Reimagining Water Infrastructure for Justice and Health Equity



By Pamela Russo, Kimberlee Cornett, Radhika Fox, and Rebecca Morley

How We Got Here: At the turn of the 20th century, governments recognized the importance of safe water and sanitation to advance public health. However, much of the infrastructure is in dire need of repair, with federal investment falling short. This disproportionately affects so-called “disadvantaged communities (DACs),” which were excluded from water infrastructure investments due to racist policies, systems, and practices and as a result, experience higher water costs and poorer water quality than whiter wealthier communities. DACs have a backlog of water projects to which the new lead service line replacement (LSLR) and soon PFAS requirements will be added. This creates immense pressure on the water utilities and the communities that support them via their water rates.

A More Just Water System: The Bipartisan Infrastructure Law (BIL) allocates $50 billion for local water projects, with about 80 percent distributed through State Revolving Funds (SRF) along with a unique requirement that 49 percent of the funding be distributed in the form of grants, principal forgiveness, or negative interest rate loans to DACs. Now is the time to deploy these funds in ways that dismantle the unjust systems that led us to today’s challenges. To help DACs receive their fair share of investment now and in the future, we need to have a deeper understanding of the ways the current system shuts them out. Philanthropy, along with the nonprofit and private sectors, should laser focus on removing those barriers.

Navigating Water Funding and Finance: Competition is steep for the most incentivized public financing dollars. Communities with the privilege of staff with technical and financial expertise are well positioned to develop compelling funding applications. Communities with stable tax bases and strong economies have traditionally been the most successful in securing public dollars--for example, receiving a greater share of federal clean water infrastructure dollars. The process of getting on a state intended use plan can be opaque, and the application process complex. The Robert Wood Johnson Foundation (RWJF) has provided grant funding to the Environmental Policy Innovation Center and New Jersey Future to help DACs put together successful SRF applications. SRF also requires substantial planning and prerequisite documents such as audits, engineering reports, feasibility studies, and rate studies. The reimbursement for these costs varies by state. RWJF’s Impact Investment team made a PRI to Communities Unlimited to pay for such predevelopment costs.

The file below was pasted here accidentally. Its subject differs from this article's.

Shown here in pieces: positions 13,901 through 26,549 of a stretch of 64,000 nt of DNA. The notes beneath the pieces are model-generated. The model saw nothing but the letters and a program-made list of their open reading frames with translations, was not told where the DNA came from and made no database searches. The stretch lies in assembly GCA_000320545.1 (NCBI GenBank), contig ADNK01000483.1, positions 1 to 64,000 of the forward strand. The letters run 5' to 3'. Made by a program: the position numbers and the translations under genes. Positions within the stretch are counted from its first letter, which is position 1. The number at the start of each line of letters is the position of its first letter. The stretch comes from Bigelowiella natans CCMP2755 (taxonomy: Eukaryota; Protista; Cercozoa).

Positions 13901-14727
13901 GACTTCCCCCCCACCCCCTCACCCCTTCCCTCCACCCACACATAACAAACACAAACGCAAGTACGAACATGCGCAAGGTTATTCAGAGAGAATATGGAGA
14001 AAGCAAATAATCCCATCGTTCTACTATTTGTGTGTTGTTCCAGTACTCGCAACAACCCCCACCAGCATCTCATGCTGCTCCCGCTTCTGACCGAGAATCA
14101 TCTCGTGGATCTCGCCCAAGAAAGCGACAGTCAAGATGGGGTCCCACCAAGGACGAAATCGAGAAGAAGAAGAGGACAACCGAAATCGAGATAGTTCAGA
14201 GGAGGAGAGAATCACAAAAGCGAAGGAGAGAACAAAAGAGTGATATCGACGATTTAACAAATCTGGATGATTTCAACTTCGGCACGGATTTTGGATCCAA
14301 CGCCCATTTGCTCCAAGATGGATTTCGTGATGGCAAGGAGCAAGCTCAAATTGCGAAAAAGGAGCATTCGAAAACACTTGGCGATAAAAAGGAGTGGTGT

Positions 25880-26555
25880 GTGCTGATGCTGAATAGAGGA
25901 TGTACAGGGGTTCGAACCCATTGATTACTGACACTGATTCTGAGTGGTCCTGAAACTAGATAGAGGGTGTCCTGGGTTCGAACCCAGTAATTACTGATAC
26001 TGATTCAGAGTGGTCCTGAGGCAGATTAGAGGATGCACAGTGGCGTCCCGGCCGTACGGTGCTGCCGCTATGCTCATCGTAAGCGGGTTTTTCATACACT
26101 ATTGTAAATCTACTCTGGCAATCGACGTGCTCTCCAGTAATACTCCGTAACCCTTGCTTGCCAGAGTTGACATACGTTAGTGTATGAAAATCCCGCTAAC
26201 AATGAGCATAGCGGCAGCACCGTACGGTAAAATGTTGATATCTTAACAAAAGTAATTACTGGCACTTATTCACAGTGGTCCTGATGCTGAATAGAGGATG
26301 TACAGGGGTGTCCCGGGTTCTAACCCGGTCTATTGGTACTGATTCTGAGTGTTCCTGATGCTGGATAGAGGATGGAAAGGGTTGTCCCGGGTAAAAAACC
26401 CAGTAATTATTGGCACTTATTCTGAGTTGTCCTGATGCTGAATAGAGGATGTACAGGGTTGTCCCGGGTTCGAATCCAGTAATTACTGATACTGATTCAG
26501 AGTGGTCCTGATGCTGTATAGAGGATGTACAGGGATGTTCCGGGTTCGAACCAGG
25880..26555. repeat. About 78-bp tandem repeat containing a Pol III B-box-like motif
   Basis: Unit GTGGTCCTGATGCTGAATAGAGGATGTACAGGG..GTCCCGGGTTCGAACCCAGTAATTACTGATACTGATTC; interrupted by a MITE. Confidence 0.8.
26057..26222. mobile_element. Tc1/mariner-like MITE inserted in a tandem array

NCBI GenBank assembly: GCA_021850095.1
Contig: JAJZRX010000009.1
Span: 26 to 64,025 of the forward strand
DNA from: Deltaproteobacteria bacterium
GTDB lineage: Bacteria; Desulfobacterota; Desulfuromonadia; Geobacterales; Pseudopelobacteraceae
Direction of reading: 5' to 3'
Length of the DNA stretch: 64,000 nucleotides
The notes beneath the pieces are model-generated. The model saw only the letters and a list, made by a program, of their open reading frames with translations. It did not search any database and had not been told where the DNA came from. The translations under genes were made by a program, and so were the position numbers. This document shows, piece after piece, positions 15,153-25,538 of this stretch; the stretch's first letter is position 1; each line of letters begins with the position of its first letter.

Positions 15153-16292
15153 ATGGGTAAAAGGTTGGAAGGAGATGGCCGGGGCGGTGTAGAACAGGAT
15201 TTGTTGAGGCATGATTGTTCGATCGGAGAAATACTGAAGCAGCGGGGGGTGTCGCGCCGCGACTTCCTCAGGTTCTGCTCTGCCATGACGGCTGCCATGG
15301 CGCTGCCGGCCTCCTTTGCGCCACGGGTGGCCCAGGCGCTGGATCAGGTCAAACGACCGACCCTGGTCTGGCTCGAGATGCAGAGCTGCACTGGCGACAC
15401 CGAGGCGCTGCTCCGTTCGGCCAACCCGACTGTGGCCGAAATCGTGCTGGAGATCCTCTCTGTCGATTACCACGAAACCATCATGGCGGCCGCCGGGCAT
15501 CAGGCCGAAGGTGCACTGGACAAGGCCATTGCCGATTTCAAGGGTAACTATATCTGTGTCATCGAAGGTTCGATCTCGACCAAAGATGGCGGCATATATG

Beyond the challenges of navigating the SRF program, there simply isn’t enough public funding to solve drinking water infrastructure needs—including LSLR. Ballooning project costs are quickly absorbing the historic new funding. Assuming SRF funding returns to pre-2022 levels, the need for blended capital solutions will increase. Figure 1 shows the typical sources used for LSLR. Communities need technical assistance providers that can help them assemble capital from different sources, offer comprehensive financial assistance over the long run (e.g., two to three construction seasons) that are steeped in environmental finance, and who have the trust of the community.

Figure 1: Sources of Capital for LSLR, Summit Partners

Additionally, blended capital strategies require DACs to take on new debt, which means solid credit ratings and the ability to repay that debt (likely through water rates or taxes). Yet, thousands of DACs are unable to access the municipal bond market due to actual or perceived lack of credit worthiness. State bond banks are one strategy to open up access to capital for DACs by pooling their bonds with bigger and wealthier municipalities resulting in better rates and terms. RWJF is working with the Water Finance Exchange to explore bond insurance and pooled financing bond programs to enable DACs with low credit ratings to borrow needed funds at lower interest rates. The goal is to increase equity in financing, and reduce rate increases for residents with lower incomes.